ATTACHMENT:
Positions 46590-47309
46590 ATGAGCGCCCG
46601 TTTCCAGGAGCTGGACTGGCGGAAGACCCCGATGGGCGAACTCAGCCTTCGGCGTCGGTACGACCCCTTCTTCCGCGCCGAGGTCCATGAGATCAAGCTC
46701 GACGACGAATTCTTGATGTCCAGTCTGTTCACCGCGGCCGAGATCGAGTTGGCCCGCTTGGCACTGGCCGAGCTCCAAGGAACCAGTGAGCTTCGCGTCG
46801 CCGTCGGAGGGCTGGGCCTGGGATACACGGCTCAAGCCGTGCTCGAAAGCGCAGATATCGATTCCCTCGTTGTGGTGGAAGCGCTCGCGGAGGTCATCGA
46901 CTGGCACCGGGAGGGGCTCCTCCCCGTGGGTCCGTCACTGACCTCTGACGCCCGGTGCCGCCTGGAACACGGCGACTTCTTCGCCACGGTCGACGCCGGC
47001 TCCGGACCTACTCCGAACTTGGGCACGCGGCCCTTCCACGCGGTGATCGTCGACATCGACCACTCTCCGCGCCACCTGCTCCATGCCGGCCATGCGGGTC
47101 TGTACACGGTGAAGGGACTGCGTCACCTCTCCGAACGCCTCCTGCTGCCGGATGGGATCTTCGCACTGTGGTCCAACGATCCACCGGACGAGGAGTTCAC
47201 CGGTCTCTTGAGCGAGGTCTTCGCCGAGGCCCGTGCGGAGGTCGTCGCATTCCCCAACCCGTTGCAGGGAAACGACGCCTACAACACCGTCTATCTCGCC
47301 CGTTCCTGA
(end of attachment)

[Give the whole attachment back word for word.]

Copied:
Positions 46590-47309
46590 ATGAGCGCCCG
46601 TTTCCAGGAGCTGGACTGGCGGAAGACCCCGATGGGCGAACTCAGCCTTCGGCGTCGGTACGACCCCTTCTTCCGCGCCGAGGTCCATGAGATCAAGCTC
46701 GACGACGAATTCTTGATGTCCAGTCTGTTCACCGCGGCCGAGATCGAGTTGGCCCGCTTGGCACTGGCCGAGCTCCAAGGAACCAGTGAGCTTCGCGTCG
46801 CCGTCGGAGGGCTGGGCCTGGGATACACGGCTCAAGCCGTGCTCGAAAGCGCAGATATCGATTCCCTCGTTGTGGTGGAAGCGCTCGCGGAGGTCATCGA
46901 CTGGCACCGGGAGGGGCTCCTCCCCGTGGGTCCGTCACTGACCTCTGACGCCCGGTGCCGCCTGGAACACGGCGACTTCTTCGCCACGGTCGACGCCGGC
47001 TCCGGACCTACTCCGAACTTGGGCACGCGGCCCTTCCACGCGGTGATCGTCGACATCGACCACTCTCCGCGCCACCTGCTCCATGCCGGCCATGCGGGTC
47101 TGTACACGGTGAAGGGACTGCGTCACCTCTCCGAACGCCTCCTGCTGCCGGATGGGATCTTCGCACTGTGGTCCAACGATCCACCGGACGAGGAGTTCAC
47201 CGGTCTCTTGAGCGAGGTCTTCGCCGAGGCCCGTGCGGAGGTCGTCGCATTCCCCAACCCGTTGCAGGGAAACGACGCCTACAACACCGTCTATCTCGCC
47301 CGTTCCTGA